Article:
John F Kennedy in a famous piece of rhetoric said ‘ask not what your country can do for you — ask what you can do for your country’. We can all benefit from the perspective of a flipped question.
As you congratulate yourself on your 3% conversion rate, do you wonder what went wrong with 97% of your efforts? As you hear about the engagement of employees are engaged, do you ask what engagement you have in their work and life? When you talk of driving employee motivation what if your not in the driver’s seat? When you measure your market share do you also consider your share of wallet? What happens if you flipped all the positive performance indicators in your business? And now the negative ones?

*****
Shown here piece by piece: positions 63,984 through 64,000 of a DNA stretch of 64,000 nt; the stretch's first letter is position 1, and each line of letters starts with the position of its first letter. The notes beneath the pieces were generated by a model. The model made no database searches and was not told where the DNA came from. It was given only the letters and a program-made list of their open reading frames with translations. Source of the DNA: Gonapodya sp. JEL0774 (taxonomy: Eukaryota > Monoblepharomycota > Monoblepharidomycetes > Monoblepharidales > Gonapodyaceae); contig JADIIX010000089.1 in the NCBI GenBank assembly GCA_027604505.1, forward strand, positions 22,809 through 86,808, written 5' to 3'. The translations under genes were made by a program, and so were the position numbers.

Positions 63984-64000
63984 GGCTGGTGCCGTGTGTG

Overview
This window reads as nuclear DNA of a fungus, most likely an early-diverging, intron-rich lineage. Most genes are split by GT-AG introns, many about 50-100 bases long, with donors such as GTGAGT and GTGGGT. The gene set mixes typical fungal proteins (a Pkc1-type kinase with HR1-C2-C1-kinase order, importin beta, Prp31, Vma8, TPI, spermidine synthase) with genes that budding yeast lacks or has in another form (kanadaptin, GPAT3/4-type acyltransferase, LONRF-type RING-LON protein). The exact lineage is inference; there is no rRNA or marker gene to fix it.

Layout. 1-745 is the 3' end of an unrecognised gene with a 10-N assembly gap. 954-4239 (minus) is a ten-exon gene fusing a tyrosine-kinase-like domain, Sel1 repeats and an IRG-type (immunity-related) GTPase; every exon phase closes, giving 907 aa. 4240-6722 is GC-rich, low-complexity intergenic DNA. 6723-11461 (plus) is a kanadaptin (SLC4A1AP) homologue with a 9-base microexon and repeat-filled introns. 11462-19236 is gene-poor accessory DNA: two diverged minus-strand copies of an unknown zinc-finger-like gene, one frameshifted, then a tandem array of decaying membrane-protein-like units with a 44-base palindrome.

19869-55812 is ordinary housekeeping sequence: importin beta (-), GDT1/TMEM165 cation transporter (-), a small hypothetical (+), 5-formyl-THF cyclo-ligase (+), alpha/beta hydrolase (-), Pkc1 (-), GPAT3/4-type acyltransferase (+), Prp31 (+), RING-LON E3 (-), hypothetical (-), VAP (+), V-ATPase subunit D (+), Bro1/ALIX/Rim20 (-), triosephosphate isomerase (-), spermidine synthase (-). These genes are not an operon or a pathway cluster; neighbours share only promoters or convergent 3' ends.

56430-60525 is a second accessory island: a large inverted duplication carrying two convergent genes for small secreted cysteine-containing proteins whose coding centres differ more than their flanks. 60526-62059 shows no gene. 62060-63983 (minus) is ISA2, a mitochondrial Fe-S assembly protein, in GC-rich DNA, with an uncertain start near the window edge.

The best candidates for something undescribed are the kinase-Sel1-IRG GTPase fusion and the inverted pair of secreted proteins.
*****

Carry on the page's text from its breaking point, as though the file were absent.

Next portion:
Taken too far like Kennedy’s quote flipping can become trite rhetoric. However there are moments when it can open a new insight, particularly in settled and traditional modes of business and thinking.
Organisations that are successful and dominant in their industries are inclined to accept the usual logic. Success is its own momentum and brings its own blinkers. Many times the attackers will come with new metrics or a flip of the traditional logic.
Ask not how this data confirms your thinking – ask how your thinking is challenged by the data. That’s where the Big Learning lies.